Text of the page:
What’s a system I can use when doing my holiday shopping?

The holidays can be a time of sensory overload – so much to do, so many events, lights, and people — that it’s easy to become overwhelmed. And, when people are stressed, it’s easy to overspend. To avoid spending more money than you want during the holidays, take time to create a spending plan system that works for you!

What do I need for an effective holiday spending system? I need:

  • To know how much money I want to spend;
  • To know who or what I want to spend money on;
  • A way to track spending; and
  • A way to keep track of what I’ve purchased.

Before you start shopping, think about what kind of system would work best for you. Do you like a(n):

  • app,
  • envelope,
  • small book,
  • budget sheet?

Any of these, and others, can work. Creating a holiday spending system can give you peace-of-mind and help you control your spending, including how much you charge on credit cards. For a free, one page, holiday spending plan form to help you go to http://go.illinois.edu/holidaymoney and click on Control Holiday Credit Card Debt.

Written by Kathy Sweedler, Consumer Economics Educator, University of Illinois Extension.

How can I successfully achieve my goals?

Creating a savings goal is commonly confused with creating a dream. For example, when asked to create a savings goal for a vacation trip or a car, their response is “I want to go to [location]” and “I want to have a [car model]”. This only represents what individuals want (a dream) without creating a reasonable process (savings goal) to achieve the end product.

That being said, we peer educators at the Financial Wellness Extension advocate, within our budgeting presentation, S.M.A.R.T. Goals. When creating a savings goal, it is important that you incorporate all 5 of these components: Specific, Measurable, Agreed Upon, Realistic, and Timely.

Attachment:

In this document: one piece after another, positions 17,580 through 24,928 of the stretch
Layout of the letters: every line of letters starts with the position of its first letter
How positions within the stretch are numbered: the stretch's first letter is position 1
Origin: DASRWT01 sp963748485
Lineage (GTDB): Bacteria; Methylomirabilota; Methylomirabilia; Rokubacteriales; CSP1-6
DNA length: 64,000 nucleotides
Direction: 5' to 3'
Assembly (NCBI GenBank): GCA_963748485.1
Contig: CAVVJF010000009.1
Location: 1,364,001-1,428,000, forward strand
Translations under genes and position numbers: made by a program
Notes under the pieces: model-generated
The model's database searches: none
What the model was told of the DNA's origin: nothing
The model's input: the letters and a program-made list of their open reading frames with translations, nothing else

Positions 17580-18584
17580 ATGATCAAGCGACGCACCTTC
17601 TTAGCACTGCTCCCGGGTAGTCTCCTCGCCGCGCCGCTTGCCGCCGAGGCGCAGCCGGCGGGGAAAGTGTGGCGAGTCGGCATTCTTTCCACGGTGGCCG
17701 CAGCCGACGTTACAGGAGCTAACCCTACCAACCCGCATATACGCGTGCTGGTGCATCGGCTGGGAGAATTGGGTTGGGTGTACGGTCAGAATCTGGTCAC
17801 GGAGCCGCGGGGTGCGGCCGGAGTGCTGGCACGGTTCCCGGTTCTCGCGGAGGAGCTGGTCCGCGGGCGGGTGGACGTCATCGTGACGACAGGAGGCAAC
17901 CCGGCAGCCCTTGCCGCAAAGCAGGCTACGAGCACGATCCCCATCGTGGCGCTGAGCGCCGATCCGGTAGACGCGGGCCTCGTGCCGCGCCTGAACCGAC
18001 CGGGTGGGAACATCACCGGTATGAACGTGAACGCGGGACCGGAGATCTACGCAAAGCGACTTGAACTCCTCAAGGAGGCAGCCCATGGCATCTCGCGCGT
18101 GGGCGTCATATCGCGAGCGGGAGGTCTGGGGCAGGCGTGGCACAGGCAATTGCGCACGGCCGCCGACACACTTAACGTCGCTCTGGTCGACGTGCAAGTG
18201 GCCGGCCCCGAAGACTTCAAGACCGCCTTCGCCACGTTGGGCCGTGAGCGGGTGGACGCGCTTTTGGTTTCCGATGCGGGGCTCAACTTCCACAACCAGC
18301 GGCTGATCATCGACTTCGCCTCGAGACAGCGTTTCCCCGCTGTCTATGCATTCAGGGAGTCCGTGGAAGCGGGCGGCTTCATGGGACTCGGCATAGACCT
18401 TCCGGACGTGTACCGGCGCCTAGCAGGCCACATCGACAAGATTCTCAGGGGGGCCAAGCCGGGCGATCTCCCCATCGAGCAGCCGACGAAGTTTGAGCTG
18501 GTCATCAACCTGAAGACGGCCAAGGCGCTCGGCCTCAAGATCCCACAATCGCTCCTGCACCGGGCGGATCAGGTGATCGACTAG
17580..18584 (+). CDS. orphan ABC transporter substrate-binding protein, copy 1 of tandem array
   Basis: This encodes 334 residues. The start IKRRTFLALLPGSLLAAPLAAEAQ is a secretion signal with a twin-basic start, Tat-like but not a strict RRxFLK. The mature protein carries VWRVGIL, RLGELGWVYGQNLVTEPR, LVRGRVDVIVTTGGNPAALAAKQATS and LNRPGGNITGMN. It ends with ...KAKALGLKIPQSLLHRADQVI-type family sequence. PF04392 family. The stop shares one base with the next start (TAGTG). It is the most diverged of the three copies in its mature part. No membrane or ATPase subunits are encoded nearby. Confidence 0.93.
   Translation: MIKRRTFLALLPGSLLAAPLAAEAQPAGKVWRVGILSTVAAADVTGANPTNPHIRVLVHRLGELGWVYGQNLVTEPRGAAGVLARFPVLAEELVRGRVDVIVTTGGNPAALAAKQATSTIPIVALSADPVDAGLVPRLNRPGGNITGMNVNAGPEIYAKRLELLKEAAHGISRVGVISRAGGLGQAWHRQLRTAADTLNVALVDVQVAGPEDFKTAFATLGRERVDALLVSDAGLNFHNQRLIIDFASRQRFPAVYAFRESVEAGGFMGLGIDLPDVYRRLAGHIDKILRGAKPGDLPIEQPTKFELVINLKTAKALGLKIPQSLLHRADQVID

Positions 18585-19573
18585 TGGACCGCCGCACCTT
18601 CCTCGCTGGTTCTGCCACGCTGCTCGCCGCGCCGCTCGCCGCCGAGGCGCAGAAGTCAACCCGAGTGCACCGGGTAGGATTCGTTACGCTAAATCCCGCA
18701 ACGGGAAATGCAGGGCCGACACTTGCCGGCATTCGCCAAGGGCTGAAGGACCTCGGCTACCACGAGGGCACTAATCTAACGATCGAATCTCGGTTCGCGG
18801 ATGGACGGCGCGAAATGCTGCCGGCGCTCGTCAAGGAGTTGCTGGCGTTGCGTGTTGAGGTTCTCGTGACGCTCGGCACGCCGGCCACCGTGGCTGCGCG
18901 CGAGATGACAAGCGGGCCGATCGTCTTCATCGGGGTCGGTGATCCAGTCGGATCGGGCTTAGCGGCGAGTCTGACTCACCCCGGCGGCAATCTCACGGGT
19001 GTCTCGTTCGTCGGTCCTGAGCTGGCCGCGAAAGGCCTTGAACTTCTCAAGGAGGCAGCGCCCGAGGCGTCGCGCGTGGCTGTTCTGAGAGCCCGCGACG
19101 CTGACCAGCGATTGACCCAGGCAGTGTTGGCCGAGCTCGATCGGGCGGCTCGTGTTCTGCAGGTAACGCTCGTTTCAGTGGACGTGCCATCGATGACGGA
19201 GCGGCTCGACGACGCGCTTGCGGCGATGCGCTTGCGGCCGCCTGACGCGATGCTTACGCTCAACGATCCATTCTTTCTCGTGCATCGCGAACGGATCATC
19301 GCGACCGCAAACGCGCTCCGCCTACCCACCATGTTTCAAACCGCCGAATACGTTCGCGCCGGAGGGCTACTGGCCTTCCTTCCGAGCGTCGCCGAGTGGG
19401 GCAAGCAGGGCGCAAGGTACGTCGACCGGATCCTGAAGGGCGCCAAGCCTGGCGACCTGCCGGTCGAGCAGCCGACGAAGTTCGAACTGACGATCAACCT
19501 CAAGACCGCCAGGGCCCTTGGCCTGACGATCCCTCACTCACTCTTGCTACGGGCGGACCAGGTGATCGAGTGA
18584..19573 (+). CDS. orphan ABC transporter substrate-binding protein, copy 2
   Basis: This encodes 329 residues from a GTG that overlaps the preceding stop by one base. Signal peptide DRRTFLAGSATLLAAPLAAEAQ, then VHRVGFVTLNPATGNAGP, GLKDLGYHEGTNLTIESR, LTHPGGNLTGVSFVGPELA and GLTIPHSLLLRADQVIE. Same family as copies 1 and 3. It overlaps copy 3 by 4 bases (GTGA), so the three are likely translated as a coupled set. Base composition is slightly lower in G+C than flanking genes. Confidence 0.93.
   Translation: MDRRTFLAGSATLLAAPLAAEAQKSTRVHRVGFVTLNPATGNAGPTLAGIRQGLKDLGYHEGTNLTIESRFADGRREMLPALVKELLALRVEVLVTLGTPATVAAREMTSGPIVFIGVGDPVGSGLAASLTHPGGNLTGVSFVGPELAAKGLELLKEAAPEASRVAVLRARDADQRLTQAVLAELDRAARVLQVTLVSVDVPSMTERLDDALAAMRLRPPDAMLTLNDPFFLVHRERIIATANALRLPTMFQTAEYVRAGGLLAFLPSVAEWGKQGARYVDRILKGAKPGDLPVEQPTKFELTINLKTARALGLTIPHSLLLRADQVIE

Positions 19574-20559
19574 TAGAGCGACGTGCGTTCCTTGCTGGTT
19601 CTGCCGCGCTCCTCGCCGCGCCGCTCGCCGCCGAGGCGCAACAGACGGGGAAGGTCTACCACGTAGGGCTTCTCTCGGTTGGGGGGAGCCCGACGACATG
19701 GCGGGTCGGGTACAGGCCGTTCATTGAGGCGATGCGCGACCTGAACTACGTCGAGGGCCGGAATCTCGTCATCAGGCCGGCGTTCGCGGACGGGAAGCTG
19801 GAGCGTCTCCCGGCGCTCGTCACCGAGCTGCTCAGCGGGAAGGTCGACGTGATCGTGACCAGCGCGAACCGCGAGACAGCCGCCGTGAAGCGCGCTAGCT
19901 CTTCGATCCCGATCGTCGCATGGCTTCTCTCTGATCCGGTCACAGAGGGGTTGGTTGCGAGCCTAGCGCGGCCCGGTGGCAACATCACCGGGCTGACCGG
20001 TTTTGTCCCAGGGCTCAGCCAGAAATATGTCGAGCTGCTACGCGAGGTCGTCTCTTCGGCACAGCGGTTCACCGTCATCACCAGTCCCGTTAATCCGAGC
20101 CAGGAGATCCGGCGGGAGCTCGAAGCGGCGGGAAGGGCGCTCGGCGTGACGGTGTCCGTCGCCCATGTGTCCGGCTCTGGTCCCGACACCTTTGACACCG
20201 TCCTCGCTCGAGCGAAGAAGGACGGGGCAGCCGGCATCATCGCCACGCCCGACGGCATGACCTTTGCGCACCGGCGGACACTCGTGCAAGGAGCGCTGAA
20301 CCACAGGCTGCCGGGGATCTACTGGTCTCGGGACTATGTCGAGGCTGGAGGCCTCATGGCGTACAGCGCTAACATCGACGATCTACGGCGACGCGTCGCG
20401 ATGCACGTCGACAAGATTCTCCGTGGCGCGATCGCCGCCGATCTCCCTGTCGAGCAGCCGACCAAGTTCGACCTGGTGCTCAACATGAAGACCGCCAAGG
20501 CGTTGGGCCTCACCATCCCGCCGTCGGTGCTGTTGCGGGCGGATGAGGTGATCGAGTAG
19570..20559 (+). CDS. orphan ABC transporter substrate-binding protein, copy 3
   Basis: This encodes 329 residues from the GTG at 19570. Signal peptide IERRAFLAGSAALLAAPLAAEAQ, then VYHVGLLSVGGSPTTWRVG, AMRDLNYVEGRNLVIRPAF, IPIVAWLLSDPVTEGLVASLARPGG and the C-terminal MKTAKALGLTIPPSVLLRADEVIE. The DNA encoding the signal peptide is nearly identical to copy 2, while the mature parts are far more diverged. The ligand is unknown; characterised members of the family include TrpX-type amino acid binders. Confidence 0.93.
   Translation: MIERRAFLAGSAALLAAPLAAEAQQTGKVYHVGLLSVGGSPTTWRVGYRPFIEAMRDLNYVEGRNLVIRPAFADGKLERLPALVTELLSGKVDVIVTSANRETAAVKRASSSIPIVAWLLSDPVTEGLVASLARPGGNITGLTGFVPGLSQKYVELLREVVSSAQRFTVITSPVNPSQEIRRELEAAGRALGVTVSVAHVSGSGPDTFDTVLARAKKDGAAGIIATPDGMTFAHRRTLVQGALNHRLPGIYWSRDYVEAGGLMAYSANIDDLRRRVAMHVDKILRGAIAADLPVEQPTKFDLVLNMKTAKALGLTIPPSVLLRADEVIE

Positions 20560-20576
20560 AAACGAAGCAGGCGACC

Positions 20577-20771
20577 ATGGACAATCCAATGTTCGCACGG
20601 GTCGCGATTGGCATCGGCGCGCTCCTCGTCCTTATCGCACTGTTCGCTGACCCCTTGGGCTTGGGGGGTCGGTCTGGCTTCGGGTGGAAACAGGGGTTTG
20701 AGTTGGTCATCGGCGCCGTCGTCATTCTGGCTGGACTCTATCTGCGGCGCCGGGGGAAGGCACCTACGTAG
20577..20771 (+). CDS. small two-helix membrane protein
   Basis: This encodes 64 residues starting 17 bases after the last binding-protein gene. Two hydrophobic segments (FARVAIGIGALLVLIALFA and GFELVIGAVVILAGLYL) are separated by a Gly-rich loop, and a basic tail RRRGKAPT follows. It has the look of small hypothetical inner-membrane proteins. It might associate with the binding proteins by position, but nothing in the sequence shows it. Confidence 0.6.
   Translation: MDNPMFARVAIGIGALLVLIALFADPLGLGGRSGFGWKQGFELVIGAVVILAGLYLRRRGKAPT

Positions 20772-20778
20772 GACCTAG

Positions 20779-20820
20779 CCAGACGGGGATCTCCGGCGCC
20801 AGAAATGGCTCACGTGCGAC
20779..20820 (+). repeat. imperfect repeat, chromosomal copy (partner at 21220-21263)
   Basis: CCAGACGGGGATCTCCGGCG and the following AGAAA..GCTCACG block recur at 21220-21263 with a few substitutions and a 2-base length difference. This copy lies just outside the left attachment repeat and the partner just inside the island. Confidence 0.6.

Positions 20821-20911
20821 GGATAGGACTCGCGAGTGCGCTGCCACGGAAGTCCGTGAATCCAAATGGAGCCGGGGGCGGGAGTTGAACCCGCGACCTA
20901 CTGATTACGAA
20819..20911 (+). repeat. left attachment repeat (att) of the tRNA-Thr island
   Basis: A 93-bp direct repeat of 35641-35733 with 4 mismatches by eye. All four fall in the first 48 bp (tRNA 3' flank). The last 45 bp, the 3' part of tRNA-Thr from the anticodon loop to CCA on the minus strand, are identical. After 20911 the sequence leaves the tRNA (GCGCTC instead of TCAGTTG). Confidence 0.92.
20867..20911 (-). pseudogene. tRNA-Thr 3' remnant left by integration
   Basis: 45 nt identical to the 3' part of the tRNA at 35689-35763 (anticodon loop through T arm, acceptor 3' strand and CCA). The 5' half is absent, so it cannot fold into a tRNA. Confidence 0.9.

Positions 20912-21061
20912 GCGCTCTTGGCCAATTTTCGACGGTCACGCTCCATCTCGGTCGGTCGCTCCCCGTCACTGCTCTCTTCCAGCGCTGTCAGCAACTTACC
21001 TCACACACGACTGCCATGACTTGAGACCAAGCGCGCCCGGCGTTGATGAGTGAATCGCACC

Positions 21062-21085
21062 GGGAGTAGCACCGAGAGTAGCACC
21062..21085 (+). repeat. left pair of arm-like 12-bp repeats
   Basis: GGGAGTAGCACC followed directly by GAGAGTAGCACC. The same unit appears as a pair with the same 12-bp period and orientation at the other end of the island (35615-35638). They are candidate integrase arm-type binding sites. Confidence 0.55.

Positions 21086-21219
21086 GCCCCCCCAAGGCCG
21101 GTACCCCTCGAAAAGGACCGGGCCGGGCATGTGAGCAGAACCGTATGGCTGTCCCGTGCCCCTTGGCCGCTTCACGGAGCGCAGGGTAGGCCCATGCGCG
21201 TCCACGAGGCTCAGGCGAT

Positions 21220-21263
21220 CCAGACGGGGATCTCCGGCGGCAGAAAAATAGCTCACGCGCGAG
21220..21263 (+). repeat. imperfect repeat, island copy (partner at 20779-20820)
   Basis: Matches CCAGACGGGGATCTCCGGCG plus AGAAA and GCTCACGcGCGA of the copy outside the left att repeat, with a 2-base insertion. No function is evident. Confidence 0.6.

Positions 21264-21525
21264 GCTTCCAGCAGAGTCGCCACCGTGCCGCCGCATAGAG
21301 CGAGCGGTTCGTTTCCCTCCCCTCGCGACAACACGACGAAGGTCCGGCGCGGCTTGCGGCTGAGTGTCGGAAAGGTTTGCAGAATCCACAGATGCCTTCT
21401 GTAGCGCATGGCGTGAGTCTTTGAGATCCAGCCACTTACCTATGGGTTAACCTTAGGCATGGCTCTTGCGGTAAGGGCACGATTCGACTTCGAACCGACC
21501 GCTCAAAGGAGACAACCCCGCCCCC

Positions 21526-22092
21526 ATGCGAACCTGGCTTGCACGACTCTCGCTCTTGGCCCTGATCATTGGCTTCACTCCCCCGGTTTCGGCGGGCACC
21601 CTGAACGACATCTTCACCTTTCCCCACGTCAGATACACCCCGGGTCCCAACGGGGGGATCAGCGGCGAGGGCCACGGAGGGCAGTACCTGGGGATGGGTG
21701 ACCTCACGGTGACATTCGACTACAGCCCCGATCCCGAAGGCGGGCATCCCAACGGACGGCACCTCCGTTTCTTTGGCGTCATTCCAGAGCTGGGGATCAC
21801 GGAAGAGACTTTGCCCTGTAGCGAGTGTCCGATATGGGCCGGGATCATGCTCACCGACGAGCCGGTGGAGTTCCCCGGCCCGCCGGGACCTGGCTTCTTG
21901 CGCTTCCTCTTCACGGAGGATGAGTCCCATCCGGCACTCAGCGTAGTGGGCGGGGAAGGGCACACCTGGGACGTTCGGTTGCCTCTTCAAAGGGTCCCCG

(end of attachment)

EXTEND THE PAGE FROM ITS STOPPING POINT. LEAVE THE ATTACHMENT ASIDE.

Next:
Specific: Making your goal well defined where it can be clear to anyone who has a basic knowledge of your project

Measurable: Creating an easy way to keep track of your goals that allow it to be motivational to achieve

Agreed Upon: In cases when your goal involves others, collaborate and make sure that everyone acknowledges the goal

Realistic: This allows your goal to be results-oriented and reasonable seeming accomplishment is within sight

Timely: Create a timeline when this goal will be achieved. Being able to track your progress encourages you to continue and see that the effort is effective

Written by Rex Wang, Financial Wellness Peer Educator, University of Illinois Extension, 2017.

Reviewed by Kathy Sweedler, Consumer Economics Educator, University of Illinois Extension.

How do I lower my weekly food costs?

If you’re struggling to keep your personal food costs down, there are several ways to cut your spending while still getting the most bang for your buck.  A good way to start reducing your own personal food costs is to first track your spending on food for a period of time—week, month, etc.—and see the amount of food you spend.  Ask yourself a few questions such as how much you spend on at-home cooking and eating out?  What do you spend more on?  Do you find yourself in need of eating out more or eating at home?  Once you figure out your personal expenses and answer these questions, you can start to sort out way to minimize them.

There are quite a few ways you can cut your costs on food such as:

  • Going out to eat less. According to The Huffington Post, the third largest way students waste their money is by eating out too much. If you cut back on your expenditures while you eat out or become more aware of the prices of food you are eating that is a large point of spending for many people.
  • Cooking with a friend. If you are eating meals with more than one person it is typically more economical to cook food, reducing the cost per head for food.  If you live with roommates, shop together and buy certain items together that you know you would not finish on your own which can also reduce food waste.
  • Utilizing sales and coupons. Saving a few cents on several items can quickly add up and give you more money to spend elsewhere.
  • Buying staple items in bulk. Many non-perishables can be bought in bulk at cheaper prices thus reducing your average costs on them and resulting in you visiting the store less often.
  • Shopping at cheaper retailers. This can give you the opportunity to buy most traditional items for a cheaper price.
  • Freezing fresh produce. This can extend how long fresh produce lasts and can reduce food waste in general.

If you take small steps in your day-to-day life it is very possible to reduce your food costs resulting in an overall reduction in your expenses.  Good luck!

Written by Libby Cocagne, Financial Wellness for College Students Peer Educator, University of Illinois Extension.

Reviewed by Kathy Sweedler, Consumer Economics Educator, University of Illinois Extension.